THE HECHINGER Co. that formally succumbed this week to today's world of hangar-sized home improvement arenas was not the home-grown chain that came to mean so much to so many in this region. The changing marketplace erased that special presence two years ago, when the family sold the company to a chain that would link up with another chain for an unsuccessful final run. What made Hechinger's popular in its day went beyond the then-impressive inventories that, decades ago, broadened the definition of hardware. The man of the house -- Harry Homeowner, who appeared in Hechinger ads for decades -- helped turn the chain into a community institution whose owners felt deeply about the city of their births.
Sidney Hechinger, who opened his first store at Sixth and C streets SW 88 years ago, developed the do-it-yourself market, relying, as most firms did then, on local talent for his work force. His son, John W. Hechinger, and son-in-law, Richard England, took over at his death, and from then until they sold out in 1997, they built up a chain that was to dominate the market without abandoning its ties to the capital area.
John Hechinger dived into community service with an extraordinary passion that today still has not waned. From the earliest times, he devoted his energies and growing resources to the District of Columbia's struggle for self-determination. His service on the boards of countless charitable and community development organizations was never the token-letterhead variety; he and Mr. England believed, in the best old-fashioned way, that their business owed its success to the people who were its customers, employees and its neighbors.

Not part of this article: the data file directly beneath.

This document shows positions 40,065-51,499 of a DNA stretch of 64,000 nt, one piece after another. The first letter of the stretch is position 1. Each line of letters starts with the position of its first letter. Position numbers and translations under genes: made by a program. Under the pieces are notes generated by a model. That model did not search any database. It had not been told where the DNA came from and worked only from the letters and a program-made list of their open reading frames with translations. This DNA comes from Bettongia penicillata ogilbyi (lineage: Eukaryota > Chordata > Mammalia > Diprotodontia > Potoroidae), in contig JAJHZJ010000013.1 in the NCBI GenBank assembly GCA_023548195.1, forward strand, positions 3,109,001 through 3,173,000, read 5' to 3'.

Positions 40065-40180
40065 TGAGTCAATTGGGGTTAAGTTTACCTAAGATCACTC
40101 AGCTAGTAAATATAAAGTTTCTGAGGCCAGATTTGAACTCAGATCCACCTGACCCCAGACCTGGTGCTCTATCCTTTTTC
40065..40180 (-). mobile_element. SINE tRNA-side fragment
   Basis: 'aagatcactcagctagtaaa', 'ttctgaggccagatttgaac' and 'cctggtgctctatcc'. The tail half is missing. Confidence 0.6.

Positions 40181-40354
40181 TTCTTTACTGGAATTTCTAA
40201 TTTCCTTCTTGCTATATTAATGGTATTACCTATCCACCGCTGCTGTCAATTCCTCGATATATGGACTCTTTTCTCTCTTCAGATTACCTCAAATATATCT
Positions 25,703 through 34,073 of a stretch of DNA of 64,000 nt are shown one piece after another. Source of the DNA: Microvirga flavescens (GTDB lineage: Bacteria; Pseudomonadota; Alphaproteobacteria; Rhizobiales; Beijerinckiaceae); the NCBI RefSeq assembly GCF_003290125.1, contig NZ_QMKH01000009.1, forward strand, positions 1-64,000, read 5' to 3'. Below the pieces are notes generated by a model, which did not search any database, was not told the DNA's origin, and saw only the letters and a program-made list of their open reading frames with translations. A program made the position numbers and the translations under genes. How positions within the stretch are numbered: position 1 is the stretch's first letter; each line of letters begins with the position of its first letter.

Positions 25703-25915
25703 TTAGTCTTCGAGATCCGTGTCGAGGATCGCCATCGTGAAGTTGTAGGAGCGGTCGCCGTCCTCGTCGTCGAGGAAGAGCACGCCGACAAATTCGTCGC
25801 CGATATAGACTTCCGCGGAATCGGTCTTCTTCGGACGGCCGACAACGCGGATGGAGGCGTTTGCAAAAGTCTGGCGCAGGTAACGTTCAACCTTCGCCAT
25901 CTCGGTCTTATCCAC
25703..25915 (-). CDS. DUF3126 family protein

Mr. Hechinger served as chairman of the first presidentially appointed D.C. Council, pressing Congress at every opportunity to grant the city an elected local government and full representation in Congress. Mr. England established the chain as a serious equal opportunity employer well before many other retailers recognized the justice and good business sense of doing so.
The Hechinger stores sprang up not only in the most affluent parts of Washington and suburbs but also in neighborhoods that lacked retail services. The Hechinger Mall in Northeast drew other businesses to the neighborhood and hired neighbors as staffers and managers.
The rapid expansion of the chain into other states could not help diluting the local ties customers felt, and then the failure to find a market answer to the giant chains did in the business. Now shoppers in many parts of the District will have to look to the suburbs for major hardware needs. And people throughout the region will sense the loss of a business that equated home improvement with community improvement.